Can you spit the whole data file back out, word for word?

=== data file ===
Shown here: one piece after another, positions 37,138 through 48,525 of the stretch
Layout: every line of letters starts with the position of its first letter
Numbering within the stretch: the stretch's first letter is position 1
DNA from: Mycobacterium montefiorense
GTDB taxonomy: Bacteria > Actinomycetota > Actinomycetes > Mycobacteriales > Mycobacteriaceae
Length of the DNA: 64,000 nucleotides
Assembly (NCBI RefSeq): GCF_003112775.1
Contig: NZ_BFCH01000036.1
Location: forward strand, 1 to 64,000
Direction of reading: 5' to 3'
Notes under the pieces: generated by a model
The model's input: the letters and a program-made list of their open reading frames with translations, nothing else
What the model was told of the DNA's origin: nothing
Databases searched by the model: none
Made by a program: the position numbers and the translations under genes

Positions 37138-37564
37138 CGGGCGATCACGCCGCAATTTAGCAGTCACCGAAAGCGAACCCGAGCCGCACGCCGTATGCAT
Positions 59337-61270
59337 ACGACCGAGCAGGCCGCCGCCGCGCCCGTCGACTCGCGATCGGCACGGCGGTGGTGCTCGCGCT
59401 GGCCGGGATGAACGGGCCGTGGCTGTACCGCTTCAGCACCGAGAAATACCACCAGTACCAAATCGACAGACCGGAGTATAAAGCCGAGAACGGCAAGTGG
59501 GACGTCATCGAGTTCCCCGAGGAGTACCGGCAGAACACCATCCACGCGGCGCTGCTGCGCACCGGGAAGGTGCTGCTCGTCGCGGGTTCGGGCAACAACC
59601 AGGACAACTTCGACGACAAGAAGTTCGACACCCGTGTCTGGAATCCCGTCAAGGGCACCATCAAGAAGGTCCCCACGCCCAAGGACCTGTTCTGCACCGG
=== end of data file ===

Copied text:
Shown here: one piece after another, positions 37,138 through 48,525 of the stretch
Layout: every line of letters starts with the position of its first letter
Numbering within the stretch: the stretch's first letter is position 1
DNA from: Mycobacterium montefiorense
GTDB taxonomy: Bacteria > Actinomycetota > Actinomycetes > Mycobacteriales > Mycobacteriaceae
Length of the DNA: 64,000 nucleotides
Assembly (NCBI RefSeq): GCF_003112775.1
Contig: NZ_BFCH01000036.1
Location: forward strand, 1 to 64,000
Direction of reading: 5' to 3'
Notes under the pieces: generated by a model
The model's input: the letters and a program-made list of their open reading frames with translations, nothing else
What the model was told of the DNA's origin: nothing
Databases searched by the model: none
Made by a program: the position numbers and the translations under genes

Positions 37138-37564
37138 CGGGCGATCACGCCGCAATTTAGCAGTCACCGAAAGCGAACCCGAGCCGCACGCCGTATGCAT
Positions 59337-61270
59337 ACGACCGAGCAGGCCGCCGCCGCGCCCGTCGACTCGCGATCGGCACGGCGGTGGTGCTCGCGCT
59401 GGCCGGGATGAACGGGCCGTGGCTGTACCGCTTCAGCACCGAGAAATACCACCAGTACCAAATCGACAGACCGGAGTATAAAGCCGAGAACGGCAAGTGG
59501 GACGTCATCGAGTTCCCCGAGGAGTACCGGCAGAACACCATCCACGCGGCGCTGCTGCGCACCGGGAAGGTGCTGCTCGTCGCGGGTTCGGGCAACAACC
59601 AGGACAACTTCGACGACAAGAAGTTCGACACCCGTGTCTGGAATCCCGTCAAGGGCACCATCAAGAAGGTCCCCACGCCCAAGGACCTGTTCTGCACCGG